In this edition of In the News, learn about digital medicine and what it means for children with autism spectrum disorder and co-occurring attention deficit/hyperactivity disorder (ADHD). Read about a variation in care study, a recent FDA approved drug treatment for a specific childhood cancer, and why two Children’s Hospital of Philadelphia researchers are calling for improved pediatric palliative care measures. And lastly, join us in celebrating the addition of six new initiatives to CHOP’s Frontier Programs.
Tag Archive: Children’s Hospital of Philadelphia
Creating the opportunity for every child with cancer to enjoy a healthy life beyond their cancer experience is the dream for pediatric oncology researchers. New grants awarded by the National Cancer Institute Moonshot Initiative through a multi-institutional, collaborative group — the Pediatric Immunotherapy Discovery and Development Network (PI-DDN) — aim to bring this dream closer to reality by fundamentally changing our understanding of how to harness the power of the immune system to treat childhood cancers.
One-month-old Connor only dimly perceives the world around him. Just two months later, when he sees his mother’s beaming face or hears his father’s hearty laugh, he smiles with recognition. And by the time Connor reaches his first birthday, he’s starting to put one foot in front of the other and verbally communicate with his parents. Just what accounts for these significant changes?
Leading the charge to develop new, targeted approaches to treat disease, Children’s Hospital of Philadelphia Research Institute investigators have uncovered more of the mechanistic underpinnings of the migratory T cell response, and CHOP announced the inaugural Patricia Brophy Endowed Chair in Neuroblastoma Research to advance innovation into less toxic treatment options for specific cancers. Out in the community, CHOP has teamed up with the Philadelphia Housing Development Corporation for the pilot program of its Healthier Together initiative, and researchers are learning how best to help survivors of violence after they are discharged from the hospital.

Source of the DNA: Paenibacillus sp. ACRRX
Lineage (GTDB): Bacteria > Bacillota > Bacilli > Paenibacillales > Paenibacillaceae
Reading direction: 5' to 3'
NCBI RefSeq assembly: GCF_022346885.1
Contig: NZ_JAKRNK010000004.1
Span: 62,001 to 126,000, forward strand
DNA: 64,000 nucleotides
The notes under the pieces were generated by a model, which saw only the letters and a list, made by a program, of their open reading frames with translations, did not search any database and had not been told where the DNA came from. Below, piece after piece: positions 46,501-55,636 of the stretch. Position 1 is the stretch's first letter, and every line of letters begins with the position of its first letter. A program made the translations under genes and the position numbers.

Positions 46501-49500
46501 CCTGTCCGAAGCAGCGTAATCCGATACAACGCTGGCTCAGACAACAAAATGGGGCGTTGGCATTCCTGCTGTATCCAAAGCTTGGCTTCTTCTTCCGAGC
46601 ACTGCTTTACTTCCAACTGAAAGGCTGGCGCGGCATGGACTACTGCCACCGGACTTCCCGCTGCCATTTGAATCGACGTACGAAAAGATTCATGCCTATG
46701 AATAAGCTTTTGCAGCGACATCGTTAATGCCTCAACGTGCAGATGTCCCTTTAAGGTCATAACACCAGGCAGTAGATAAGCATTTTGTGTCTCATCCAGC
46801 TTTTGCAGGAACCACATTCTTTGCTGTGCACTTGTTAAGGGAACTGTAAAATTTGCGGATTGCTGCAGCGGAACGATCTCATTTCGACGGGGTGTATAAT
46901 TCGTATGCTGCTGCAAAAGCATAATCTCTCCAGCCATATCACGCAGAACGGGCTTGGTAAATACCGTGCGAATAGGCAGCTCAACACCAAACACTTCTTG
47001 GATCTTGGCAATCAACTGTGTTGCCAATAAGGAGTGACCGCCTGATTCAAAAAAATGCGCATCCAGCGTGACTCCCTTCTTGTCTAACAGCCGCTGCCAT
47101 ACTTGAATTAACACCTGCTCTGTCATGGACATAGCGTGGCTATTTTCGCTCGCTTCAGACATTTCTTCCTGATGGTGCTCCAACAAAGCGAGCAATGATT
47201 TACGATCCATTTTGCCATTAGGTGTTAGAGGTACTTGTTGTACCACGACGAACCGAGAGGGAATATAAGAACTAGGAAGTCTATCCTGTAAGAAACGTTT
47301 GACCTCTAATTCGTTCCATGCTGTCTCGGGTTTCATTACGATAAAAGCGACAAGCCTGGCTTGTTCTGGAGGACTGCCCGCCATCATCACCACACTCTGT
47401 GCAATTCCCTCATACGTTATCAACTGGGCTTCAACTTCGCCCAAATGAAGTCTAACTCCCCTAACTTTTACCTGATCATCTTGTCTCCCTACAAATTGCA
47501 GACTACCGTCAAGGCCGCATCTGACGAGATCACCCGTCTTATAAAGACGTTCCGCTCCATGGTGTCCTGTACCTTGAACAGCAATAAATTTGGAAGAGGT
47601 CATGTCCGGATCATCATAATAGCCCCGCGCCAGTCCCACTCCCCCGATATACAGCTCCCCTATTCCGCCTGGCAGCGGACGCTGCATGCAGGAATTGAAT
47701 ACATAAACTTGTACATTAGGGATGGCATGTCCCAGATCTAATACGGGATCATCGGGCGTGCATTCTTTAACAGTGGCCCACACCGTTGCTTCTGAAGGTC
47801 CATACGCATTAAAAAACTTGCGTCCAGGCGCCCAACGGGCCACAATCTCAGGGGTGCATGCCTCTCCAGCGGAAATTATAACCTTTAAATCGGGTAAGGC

Thrombosis — the abnormal, life-threatening blood clots that form in the artery or vein — does not discriminate. Young. Old. Rich. Poor. Gender. Race. Ethnicity. We’re all in this together. We’re all susceptible. Some more so than others.
Up to 900,000 people in the U.S. are affected by blood clots each year; 100,000 will die, which is greater than the total number of people who lose their lives each year to AIDS, breast cancer, and motor vehicle crashes combined.
The voice of Kai Tan, PhD, rises and quickens when he considers the potential of single cell technology to zero in on pathogenesis of cancer and other diseases. He points to the attention this course of research is receiving via funding from organizations such as the National Cancer Institute (NCI) Moonshot Initiative and the Chan Zuckerberg Initiative’s Human Cell Atlas project. In fact, Dr. Tan is himself is a valued contributor to the single cell revolution, and his work will continue with a recent NCI grant for the development of a pediatric tumor cell atlas.
The Fifth Annual Microbiome Symposium: Microbes, Metabolomics, and Modern Diseases highlighted the synergy of the Children’s Hospital of Philadelphia and University of Pennsylvania scientific community to produce incredibly novel and exciting research.
Hosted by the PennCHOP Microbiome Program, the Nov. 8 symposium brought experts from the fields of microbiology, immunology, gastroenterology, cell and molecular physiology, and pathology together with a common goal: to share developments from their labs with the end game of improving outcomes for individuals with chronic disease.
Larry Jameson, MD, PhD, executive vice president, University of Pennsylvania Hospital System and dean of the Perelman School of Medicine, welcomed attendees to the packed Gaulton Auditorium.